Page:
I'm not sure if we can look at the movement vibration waves the same as sound vibrations waves as they move though the water? It must almost be the opposite of sound in that more intense movement vibrations (higher frequency) actually travel FURTHER through water because of their intensity - while a lower frequency 'movement' wave travels less far because it is more easily diluted ('diluted' isn't the word but I'm not actually that scientific)? This is the whole point of vibration baits!? And this is the opposite of sound waves - where the longer wavelengths travel further through water. I may be totally wrong about all of that though as I don't quite understand myself how they CAN be different?! - they're both 'waves'. Is there a certain wave frequency (somewhere between a low frequency noise wavelength and a long 'movement' wavelength (very, very, very low frequency)) that travels the furthest through water? This would explain the above scenario.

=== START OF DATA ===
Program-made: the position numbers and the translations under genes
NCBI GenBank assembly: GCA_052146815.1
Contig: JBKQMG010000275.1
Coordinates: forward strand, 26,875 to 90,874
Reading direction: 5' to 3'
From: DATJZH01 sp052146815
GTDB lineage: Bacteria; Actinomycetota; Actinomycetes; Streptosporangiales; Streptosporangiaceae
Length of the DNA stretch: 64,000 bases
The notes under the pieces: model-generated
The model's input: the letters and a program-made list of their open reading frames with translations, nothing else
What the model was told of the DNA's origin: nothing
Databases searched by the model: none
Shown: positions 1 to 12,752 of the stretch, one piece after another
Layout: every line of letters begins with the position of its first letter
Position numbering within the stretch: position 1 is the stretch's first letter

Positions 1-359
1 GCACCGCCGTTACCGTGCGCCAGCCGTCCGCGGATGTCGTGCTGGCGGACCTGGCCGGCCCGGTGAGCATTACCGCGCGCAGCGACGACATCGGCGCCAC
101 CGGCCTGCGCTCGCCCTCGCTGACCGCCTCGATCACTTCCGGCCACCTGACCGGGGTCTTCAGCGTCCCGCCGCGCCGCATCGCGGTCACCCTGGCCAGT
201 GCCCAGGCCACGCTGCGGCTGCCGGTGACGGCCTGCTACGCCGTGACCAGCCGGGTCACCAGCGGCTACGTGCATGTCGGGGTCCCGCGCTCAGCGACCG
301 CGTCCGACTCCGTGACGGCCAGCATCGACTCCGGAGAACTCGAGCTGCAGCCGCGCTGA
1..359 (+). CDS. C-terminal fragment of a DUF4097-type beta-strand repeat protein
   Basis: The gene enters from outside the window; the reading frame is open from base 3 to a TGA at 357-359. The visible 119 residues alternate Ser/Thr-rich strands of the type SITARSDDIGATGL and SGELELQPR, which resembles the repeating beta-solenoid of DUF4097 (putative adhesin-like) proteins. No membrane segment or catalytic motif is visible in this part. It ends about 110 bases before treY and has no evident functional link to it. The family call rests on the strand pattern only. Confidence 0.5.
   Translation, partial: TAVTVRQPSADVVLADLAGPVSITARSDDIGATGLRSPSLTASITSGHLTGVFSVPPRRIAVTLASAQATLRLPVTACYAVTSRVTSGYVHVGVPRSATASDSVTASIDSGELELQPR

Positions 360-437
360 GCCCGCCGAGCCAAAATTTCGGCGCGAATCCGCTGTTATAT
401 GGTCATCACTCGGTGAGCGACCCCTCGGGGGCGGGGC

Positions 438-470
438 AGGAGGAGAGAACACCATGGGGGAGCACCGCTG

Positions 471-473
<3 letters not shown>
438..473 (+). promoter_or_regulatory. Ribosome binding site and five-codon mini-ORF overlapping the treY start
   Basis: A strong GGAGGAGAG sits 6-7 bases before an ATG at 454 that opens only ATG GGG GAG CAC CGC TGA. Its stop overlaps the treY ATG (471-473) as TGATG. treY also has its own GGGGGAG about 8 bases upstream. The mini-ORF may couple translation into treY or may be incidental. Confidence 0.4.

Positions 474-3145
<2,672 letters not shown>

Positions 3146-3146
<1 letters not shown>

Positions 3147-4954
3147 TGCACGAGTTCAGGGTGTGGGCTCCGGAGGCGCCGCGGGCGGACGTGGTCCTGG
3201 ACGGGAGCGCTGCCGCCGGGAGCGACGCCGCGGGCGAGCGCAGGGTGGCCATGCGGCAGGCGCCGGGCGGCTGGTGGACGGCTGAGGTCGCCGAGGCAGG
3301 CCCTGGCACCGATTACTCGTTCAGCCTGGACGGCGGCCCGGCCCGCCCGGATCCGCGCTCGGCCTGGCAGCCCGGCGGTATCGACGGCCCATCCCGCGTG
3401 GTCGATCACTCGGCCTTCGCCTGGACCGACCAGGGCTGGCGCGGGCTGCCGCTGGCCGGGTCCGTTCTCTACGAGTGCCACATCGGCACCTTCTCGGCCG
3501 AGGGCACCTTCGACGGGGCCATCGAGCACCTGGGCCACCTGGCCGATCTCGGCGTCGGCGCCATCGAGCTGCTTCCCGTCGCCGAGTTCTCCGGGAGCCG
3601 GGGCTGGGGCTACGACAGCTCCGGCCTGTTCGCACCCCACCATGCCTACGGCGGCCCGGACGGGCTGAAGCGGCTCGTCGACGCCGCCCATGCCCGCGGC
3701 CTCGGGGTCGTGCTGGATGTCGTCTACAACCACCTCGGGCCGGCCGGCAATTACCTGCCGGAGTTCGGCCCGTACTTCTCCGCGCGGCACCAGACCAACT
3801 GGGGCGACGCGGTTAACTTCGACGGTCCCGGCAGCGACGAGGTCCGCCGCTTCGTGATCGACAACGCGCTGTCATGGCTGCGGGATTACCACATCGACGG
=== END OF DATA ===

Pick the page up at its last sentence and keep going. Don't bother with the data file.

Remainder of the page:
Its a tricky one to get your head around. Sound is ultimately just a wave that we pick up in our ears. Under water, if we had the ability to 'feel' waves through our bodies, then 'hearing (as we know it) isn't actually necessary - which is why I assume Bass (only repeating what I've read here) only 'hear' a very small span of (low) frequencies, but can 'feel' almost any wave frequency. They really don't need their ears! ...although saying that, they still have them, so either they're still evolving or they DO need them for something.

Line noise... all I can deduce so far is that they probably do feel it! lol